Earlier this year, the Institute of International Finance warned that global debt growth has reached an “eye-watering” pace over the past decade and hit an all-time high of $215 trillion last year.
The IIF said total debt levels, including household, government and corporate debt, climbed by more than $70 trillion over the last ten years to a record high of $215 trillion in 2016 – or the equivalent of 325%of global gross domestic product.
Most of the debt growth, the report warned, was driven by a “spectacular rise” in emerging markets, where total debt stood at $55 trillion at the end of 2016.
Ten years on from the great financial crisis, and it looks as if the world has not learned anything from this life-changing event. The global economy is finally starting to show signs of life after nearly a decade of sluggish performance but despite this backdrop, debt growth keeps rising.
The IMF estimates that the world economy will expand 3.6% in 2017, up from 3.2% recorded last year, and it is likely to grow 3.7% in 2018 — the fastest rate of growth this year, and back to the 30-year average.
Even though growth is picking up, credit rating agency Moody’s argues that this growth will not make it any easier for policymakers to raise interest rates.
In a research report published at the end of last week, Moody’s analysts point out that the “downshifting of US real GDP’s 10-year average annual growth rate has coincided with a climb by the ratio of nonfinancial-sector debt to GDP.” In other words, slowing economic growth has resulted in more leverage:
“When the average ratio of nonfinancial-sector debt to GDP rose from the 135% of 1960-1984 to the 175% of 1985-2001, the average annualized rate of real GDP growth slowed from 3.6% to 3.3%, respectively. In conjunction with the 229% average ratio of debt to GDP since 2001, real GDP growth has slowed to 1.9% annualized, on average.”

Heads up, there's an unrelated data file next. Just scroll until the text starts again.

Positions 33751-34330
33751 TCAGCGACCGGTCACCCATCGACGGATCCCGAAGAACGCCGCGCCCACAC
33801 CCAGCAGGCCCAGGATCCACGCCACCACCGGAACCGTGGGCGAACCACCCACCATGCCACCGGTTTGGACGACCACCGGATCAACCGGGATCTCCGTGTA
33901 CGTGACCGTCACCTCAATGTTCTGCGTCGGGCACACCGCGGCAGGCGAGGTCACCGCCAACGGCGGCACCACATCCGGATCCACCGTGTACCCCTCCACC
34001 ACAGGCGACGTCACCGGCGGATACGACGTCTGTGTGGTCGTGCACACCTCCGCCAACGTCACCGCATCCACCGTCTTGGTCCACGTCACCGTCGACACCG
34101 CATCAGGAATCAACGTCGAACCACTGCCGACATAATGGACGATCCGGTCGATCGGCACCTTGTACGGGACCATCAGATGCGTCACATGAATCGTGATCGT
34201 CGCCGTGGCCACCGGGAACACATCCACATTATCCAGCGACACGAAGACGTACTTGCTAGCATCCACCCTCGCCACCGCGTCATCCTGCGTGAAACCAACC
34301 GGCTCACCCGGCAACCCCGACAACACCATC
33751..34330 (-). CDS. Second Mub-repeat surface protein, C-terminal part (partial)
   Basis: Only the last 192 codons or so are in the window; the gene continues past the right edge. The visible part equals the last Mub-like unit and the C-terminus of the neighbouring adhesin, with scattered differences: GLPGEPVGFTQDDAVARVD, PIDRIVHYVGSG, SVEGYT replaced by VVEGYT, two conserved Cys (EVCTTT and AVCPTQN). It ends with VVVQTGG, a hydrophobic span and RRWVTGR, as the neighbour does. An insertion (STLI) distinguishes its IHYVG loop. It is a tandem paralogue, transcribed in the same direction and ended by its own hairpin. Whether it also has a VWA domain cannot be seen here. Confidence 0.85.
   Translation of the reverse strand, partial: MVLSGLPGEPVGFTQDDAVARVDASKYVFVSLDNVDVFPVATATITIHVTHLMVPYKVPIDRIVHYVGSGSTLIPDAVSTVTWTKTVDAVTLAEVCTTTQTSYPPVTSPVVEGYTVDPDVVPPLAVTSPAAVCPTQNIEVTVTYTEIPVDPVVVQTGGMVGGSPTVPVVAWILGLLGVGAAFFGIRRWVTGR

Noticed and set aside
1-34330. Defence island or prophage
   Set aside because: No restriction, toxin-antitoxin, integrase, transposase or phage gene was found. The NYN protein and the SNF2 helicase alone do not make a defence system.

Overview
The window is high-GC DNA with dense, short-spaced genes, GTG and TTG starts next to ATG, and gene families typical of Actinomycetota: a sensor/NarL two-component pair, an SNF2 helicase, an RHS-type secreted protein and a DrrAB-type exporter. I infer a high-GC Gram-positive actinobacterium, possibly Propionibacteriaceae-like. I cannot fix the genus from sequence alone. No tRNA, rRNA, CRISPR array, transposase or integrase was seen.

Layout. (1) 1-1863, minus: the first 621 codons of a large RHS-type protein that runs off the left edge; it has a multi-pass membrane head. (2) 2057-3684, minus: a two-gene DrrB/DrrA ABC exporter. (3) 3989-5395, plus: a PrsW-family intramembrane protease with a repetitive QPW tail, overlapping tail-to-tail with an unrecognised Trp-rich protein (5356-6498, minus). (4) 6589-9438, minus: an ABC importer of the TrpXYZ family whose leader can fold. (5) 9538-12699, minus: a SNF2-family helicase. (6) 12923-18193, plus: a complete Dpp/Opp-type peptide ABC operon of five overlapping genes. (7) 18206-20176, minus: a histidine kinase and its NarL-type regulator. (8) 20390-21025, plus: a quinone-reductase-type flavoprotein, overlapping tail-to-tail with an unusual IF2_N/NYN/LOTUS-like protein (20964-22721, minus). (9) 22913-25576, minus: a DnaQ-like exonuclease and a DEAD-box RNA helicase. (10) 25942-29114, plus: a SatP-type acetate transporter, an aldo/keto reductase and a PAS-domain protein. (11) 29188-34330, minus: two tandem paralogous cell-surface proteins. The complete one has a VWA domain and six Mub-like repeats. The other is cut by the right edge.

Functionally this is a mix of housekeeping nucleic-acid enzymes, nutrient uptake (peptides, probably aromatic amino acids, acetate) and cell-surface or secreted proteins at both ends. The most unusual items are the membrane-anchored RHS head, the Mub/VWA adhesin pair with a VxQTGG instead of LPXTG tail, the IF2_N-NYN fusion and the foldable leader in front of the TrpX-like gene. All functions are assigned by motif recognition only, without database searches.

However, what’s interesting is that over the long term, benchmark Treasury Bond yields have tended to move in the direction ” taken by the underlying rate of growth for the US’s total nonfinancial-sector debt.” Specifically, the report notes that the annualized growth rate of nonfinancial-sector debt peaked at the scintillating 12.4% of the span-ended Q4-1986. Not long after, the 10-year yield peaked at 10.68%. Then during the second quarter of 2017, leverage debt growth hit 4.1%, joined ” by an easing of the benchmark Treasury yield’s moving 10-year average to the 2.64% of the span ended September 2017.”
Considering the above trends, Moody’s analysts speculate that unless credit creation increases markedly from current levels, the 10-year yields moving average should be no greater than 2.5% by the end of 2018. If credit growth fails to materialize, the case for another interest rate rise becomes weaker. High levels of leverage are holding back economic growth. – Rupert Hargreaves
There’s a scary little statistic buried beneath the US economy’s apparent stability: Consumer debt levels are now well above those seen before the Great Recession.
As of June, US households were more than half a trillion dollars deeper in debt than they were a year earlier, according to the latest figures from the Federal Reserve. Total household debt now totals $12.84 trillion – also, incidentally, around two-thirds of gross domestic product (GDP).